Home Science Updates Developments in cryo-electron ptychography

Researchers at the Rosalind Franklin Institute working alongside colleagues at Nanjing University, University of Warwick, Diamond Light Source and University of Oxford are adapting an electron microscopy technique for life sciences which was originally developed for the materials science. Using this technique, they have achieved <2nm resolution of Rotavirus particles.

Their findings have recently been published in Nature Communications.

3D Rotavirus double layered-particle reconstructions using Cryo EPty-SPA for various CSAs and conventional TEM SPA.

The technique, known as cryo-electron ptychography, allows scientists to gain high resolution images with enhanced contrast. The technique differs from other electron microscopy techniques as it uses a defocused electron beam to scan across a sample. By computationally reconstructing the images from 4D diffraction datasets, the team are able to collect more information about the same point in the sample which allows them to combine low and high spatial frequency data.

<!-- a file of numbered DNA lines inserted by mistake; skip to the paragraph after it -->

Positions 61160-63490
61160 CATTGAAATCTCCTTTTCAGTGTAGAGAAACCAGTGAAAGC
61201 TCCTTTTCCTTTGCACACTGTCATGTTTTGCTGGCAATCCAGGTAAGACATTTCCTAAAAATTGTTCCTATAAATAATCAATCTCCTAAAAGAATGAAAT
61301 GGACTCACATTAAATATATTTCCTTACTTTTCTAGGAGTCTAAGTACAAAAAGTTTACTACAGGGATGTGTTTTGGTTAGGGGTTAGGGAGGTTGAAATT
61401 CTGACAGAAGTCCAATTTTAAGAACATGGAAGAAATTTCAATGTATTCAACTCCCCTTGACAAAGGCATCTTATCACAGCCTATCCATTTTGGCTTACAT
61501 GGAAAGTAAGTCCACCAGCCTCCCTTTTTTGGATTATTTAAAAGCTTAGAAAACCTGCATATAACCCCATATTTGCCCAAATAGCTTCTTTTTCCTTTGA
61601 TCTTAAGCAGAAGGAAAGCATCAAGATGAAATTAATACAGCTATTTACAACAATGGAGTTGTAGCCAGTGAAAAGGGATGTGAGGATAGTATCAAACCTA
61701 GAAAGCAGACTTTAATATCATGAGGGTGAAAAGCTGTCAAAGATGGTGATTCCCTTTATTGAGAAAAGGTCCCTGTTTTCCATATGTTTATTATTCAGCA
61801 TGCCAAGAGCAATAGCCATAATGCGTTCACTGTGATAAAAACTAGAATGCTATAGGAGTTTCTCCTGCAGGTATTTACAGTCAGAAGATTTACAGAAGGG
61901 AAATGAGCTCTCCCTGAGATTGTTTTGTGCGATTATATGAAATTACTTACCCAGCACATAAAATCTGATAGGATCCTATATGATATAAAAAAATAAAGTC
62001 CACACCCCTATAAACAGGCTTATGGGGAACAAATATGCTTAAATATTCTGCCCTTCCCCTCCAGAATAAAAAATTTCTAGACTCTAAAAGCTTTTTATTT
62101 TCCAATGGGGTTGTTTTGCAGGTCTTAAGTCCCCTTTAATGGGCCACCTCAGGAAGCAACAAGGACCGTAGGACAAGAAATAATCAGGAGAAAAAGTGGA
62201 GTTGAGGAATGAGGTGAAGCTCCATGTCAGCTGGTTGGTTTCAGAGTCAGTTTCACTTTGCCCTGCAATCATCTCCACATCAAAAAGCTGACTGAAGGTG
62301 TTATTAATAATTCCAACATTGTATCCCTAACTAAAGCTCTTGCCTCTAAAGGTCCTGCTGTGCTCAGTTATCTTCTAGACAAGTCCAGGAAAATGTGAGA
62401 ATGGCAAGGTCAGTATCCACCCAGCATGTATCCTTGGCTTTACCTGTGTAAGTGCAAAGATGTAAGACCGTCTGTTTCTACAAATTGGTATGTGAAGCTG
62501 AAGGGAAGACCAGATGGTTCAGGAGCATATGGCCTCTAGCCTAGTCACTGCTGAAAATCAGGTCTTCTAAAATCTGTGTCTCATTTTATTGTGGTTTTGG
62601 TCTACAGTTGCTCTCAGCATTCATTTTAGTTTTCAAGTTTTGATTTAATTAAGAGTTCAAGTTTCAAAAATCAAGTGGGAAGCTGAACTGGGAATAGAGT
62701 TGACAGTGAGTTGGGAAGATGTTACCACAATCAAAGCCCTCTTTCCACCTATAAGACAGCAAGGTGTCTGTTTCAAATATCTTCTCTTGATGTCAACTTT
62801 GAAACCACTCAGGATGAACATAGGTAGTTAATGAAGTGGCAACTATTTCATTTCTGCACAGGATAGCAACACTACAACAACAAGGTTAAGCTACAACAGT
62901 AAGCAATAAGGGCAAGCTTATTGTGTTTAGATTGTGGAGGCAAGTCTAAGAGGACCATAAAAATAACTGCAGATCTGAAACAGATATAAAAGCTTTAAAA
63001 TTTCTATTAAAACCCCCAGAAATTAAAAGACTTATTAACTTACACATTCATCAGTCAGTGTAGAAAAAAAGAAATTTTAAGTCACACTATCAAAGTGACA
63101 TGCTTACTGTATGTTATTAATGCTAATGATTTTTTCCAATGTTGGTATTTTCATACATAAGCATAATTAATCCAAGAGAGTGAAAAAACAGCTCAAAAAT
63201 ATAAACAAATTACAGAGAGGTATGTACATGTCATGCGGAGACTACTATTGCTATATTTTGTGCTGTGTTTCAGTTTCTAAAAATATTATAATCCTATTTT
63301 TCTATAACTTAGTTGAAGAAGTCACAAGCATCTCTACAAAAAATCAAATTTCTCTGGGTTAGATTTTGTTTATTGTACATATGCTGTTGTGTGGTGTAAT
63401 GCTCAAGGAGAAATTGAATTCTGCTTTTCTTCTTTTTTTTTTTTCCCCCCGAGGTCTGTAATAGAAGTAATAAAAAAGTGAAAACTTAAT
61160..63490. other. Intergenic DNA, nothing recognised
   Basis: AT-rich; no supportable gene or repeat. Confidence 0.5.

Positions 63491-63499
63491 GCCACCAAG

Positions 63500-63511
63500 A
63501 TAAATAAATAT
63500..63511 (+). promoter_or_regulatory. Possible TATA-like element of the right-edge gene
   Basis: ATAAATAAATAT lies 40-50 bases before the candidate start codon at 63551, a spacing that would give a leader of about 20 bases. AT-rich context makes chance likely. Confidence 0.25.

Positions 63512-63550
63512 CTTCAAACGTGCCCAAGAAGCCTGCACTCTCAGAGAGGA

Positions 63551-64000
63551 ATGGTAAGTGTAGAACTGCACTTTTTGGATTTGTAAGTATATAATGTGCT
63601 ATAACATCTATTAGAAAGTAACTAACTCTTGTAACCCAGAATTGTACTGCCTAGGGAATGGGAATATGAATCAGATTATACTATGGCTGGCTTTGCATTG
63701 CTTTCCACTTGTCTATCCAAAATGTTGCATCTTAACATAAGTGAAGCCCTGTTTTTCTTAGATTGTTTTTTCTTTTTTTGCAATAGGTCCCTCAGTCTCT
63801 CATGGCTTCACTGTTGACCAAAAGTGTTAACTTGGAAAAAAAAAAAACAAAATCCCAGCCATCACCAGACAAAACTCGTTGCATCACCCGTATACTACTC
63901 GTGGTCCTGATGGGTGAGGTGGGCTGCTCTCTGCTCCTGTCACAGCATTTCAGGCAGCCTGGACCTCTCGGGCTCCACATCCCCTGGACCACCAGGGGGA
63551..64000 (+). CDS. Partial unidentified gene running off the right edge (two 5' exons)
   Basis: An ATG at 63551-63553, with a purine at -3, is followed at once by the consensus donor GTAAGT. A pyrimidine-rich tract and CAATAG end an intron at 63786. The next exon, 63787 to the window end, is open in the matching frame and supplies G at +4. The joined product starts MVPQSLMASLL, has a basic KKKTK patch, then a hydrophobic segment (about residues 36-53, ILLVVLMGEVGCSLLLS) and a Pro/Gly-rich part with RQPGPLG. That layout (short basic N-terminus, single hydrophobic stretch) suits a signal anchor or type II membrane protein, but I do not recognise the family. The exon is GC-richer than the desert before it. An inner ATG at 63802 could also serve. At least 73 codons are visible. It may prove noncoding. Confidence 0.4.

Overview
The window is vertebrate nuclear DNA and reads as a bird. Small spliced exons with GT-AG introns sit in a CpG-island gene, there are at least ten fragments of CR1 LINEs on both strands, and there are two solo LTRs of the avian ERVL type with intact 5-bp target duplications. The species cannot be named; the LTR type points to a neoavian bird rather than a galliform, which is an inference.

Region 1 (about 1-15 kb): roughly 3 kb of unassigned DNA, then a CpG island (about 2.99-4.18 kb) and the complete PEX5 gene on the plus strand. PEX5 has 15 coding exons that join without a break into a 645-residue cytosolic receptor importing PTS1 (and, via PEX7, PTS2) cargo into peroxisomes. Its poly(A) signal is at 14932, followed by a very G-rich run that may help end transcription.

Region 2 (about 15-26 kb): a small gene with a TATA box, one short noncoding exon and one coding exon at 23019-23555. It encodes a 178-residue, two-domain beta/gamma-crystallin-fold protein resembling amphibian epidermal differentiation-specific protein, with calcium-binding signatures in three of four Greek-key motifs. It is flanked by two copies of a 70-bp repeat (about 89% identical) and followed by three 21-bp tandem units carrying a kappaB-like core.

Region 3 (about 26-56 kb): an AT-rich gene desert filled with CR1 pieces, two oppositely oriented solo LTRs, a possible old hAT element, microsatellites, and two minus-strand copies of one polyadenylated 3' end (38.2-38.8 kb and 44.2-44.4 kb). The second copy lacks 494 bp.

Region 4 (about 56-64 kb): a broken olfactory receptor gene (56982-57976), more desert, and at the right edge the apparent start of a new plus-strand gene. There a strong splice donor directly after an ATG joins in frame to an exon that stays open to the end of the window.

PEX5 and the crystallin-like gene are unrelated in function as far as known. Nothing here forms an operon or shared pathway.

There are a number of advantages of this technique over standard transmission electron microscopy and scanning transmission electron microscopy, in particular fewer particles are required to make a high-quality 3D reconstruction. This is useful for highly heterogeneous biological samples.

It also allows researchers to produce high resolution images with improved contrast and dose efficiency, which is especially important for biological samples as they tend to be quickly destroyed by the electron beam, but it will also be a useful technique for physical scientists working with radiation sensitive materials.

“Ptychography is still a relatively young technique, especially for the life sciences. Although the progress so far has caused excitement in the field, we know there is a lot more we can achieve with the technique and the team is actively working on various aspects of it. It is satisfying to see the adjustments we make gradually get us closer to the final goal,” said Dr Chen Huang, a staff scientist at the Franklin and a co-first author on the paper.

The simulation work described in the paper indicates that resolution should be even better – the researchers believe that this loss of resolution is likely due to charging effects of the electrons and are trying a number of different approaches, including alternative scanning patterns and better data processing algorithms.

The team are now developing hardware to further increase resolution, and we look forward to sharing more of this work in the future.

Rosalind Franklin Institute